|The Second Mate|
|Directed by||John Baxter|
|Written by|| Anson Dyer |
Barbara K. Emary
|Produced by||John Baxter |
Barbara K. Emary
|Starring|| Gordon Harker |
|Edited by||Vi Burdon|
|Music by||Kennedy Russell|
Elstree Independent Films
|Distributed by||Associated British-Pathé|
The Second Mate is a 1950 British crime film directed by John Baxter and starring Gordon Harker, Graham Moffatt and David Hannaford.It was made at Southall Studios.
Graham Victor Harold Moffatt was an English comedic character actor. He is best known for a number of films where he appeared with Will Hay and Moore Marriott as 'Albert': a plump cheekily insolent street-savvy youth.
George Thomas Moore Marriott was an English character actor best remembered for the series of films he made with Will Hay. His first appearance with Hay was in the film Dandy Dick (1935), but he was a significant supporting performer in Hay's films from 1936 to 1940, and while he starred with Hay during this period he played a character called "Harbottle" that was based on a character Marriott usually played. His character Harbottle was originally created by Hay when he used the character in his "The fourth form at St. Michael's" sketches in the 1920s.
Good Morning, Boys! is a 1937 British comedy film directed by Marcel Varnel and featuring Will Hay, Graham Moffatt, Martita Hunt, Lilli Palmer and Peter Gawthorne. It was made at the Gainsborough Studios in Islington.
Where There's a Will is a 1936 British comedy film directed by William Beaudine and starring Will Hay, Graham Moffatt and Norma Varden. It features an incompetent solicitor who unwittingly becomes party to a bank robbery.
William Gordon Harker was an English stage and film actor.
William Comes to Town is a 1948 British comedy film directed by Val Guest and starring William Graham and Garry Marsh. It was based on the Just William series of novels by Richmal Crompton. It served as a loose sequel to 1947 film Just William's Luck. It is also known by its U.S. alternative title William Goes to the Circus.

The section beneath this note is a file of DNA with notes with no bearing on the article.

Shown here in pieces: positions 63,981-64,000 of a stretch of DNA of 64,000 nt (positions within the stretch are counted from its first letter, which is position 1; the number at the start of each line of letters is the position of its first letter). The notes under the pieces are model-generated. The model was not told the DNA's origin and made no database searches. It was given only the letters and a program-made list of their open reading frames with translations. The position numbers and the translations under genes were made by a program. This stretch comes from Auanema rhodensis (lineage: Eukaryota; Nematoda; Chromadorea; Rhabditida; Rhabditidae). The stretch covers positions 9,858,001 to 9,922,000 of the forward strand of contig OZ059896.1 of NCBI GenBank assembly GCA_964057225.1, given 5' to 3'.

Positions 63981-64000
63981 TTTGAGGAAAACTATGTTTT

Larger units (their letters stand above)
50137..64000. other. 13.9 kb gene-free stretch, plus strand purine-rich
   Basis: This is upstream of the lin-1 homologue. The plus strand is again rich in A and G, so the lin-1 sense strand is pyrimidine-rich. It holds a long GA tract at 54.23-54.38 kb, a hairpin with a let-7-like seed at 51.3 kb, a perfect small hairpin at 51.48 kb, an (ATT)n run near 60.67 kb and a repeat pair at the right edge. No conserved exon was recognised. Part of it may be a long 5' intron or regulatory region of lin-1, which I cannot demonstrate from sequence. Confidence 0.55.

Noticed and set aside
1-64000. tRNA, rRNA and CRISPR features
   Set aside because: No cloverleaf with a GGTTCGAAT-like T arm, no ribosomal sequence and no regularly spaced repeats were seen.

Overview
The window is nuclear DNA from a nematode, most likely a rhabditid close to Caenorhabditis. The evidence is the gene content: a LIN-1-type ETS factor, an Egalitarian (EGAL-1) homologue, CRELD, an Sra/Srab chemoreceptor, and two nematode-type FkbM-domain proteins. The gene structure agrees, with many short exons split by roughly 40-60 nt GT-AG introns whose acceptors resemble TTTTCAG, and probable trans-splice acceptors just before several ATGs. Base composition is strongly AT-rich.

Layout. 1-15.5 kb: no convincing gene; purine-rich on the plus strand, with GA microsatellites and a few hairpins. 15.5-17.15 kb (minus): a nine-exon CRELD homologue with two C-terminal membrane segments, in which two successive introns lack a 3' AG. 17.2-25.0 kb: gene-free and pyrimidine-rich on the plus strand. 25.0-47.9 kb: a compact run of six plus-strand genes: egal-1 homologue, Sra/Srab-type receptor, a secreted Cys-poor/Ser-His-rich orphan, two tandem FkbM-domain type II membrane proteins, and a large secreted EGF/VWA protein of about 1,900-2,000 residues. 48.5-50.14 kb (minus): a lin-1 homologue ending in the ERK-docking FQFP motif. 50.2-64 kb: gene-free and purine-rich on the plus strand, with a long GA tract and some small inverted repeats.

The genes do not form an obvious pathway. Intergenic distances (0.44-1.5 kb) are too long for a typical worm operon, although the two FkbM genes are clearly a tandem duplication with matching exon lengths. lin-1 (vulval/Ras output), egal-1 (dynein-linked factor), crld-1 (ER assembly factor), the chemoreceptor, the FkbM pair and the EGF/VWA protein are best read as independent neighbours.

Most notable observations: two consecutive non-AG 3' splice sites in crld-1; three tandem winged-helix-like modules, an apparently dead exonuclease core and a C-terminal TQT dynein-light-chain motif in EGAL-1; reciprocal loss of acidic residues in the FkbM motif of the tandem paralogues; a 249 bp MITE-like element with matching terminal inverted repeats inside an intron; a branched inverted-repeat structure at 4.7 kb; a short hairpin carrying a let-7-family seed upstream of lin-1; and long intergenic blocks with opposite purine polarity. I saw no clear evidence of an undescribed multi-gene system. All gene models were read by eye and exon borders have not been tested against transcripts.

Inn for Trouble is a 1960 black and white British comedy film intended as a low budget filler to support a main feature in the days of cinema double features. it was a spin-off of the 1950s sitcom The Larkins - starring Peggy Mount, David Kossoff and Leslie Phillips; the title makes allusion to the real Trouble House Inn in Gloucestershire near Tetbury.
Once a Crook is a 1941 British crime film directed by Herbert Mason, produced by Edward Black for 20th Century Fox and featuring Gordon Harker, Sydney Howard, Bernard Lee, Kathleen Harrison, and Raymond Huntley. It is an adaptation to the big screen from a stage play by Evadne Price and Ken Attiwell.
Inspector Hornleigh Goes To It is a 1941 British detective film directed by Walter Forde and starring Gordon Harker, Alastair Sim, Phyllis Calvert and Edward Chapman. It was the third and final film adaptation of the Inspector Hornleigh stories.
Cheer Boys Cheer is a 1939 British comedy film directed by Walter Forde and starring Nova Pilbeam, Edmund Gwenn, Jimmy O'Dea, Graham Moffatt, Moore Marriott and Peter Coke.
King's Park Secondary School, on Fetlar Drive, in the King's Park area of south Glasgow, is a Scottish non-denominational state school. It was established in 1962.
The Frog is a 1937 British crime film directed by Jack Raymond and starring Gordon Harker, Noah Beery, Jack Hawkins and Carol Goodner. The film is about the police chasing a criminal mastermind who goes by the name of The Frog, and the 1936 play version by Ian Hay. It was based on the 1925 novel The Fellowship of the Frog by Edgar Wallace. It was followed by a loose sequel The Return of the Frog, the following year.
The Return of the Frog is a 1938 British crime film directed by Maurice Elvey and starring Gordon Harker, Hartley Power and Rene Ray. It is a sequel to the 1937 film The Frog, and was based on the 1929 novel The India-Rubber Men by Edgar Wallace. It was shot at Beaconsfield Studios. The film's plot concerns a police hunt for the criminal known as The Frog.
Warn That Man is a 1943 British comedy thriller film directed by Lawrence Huntington and starring Gordon Harker, Raymond Lovell and Finlay Currie.
Livingstone aka Bula Matari is a 1925 British silent biographical film produced, directed by and starring M.A. Wetherell in the title role. It also starred Molly Rogers and Henry Walton. It depicts the life of the African missionary David Livingstone including his efforts to end slavery and bring education in Africa and his celebrated meeting with Henry Morton Stanley.
The Dragon of Pendragon Castle is a 1950 English family film directed and produced by John Baxter. The film features Leslie Bradley, David Hannaford, Lily Lapidus and Hubert Leslie in the lead roles.
The Lad is a 1935 British comedy film directed by Henry Edwards and starring Gordon Harker, Betty Stockfeld and Jane Carr. It was made at Twickenham Studios. The film is based on a novel by Edgar Wallace.
Norgestomet, or norgestamet, sold under the brand name Syncro-Mate B and Crestar, is a progestin medication which is used in veterinary medicine to control estrus and ovulation in cattle.
The Hell Cat is a 1934 pre-Code American crime film directed by Albert S. Rogell and starring Robert Armstrong, Ann Sothern and Benny Baker
The End of the Road is a 1954 British drama film directed by Wolf Rilla and starring Finlay Currie, Duncan Lamont and Naomi Chance. It was produced by Group Three Films as a second feature with funding from the NFFC and distributed by British Lion. It was made at Beaconsfield Studios. The film's sets were designed by the art director Michael Stringer.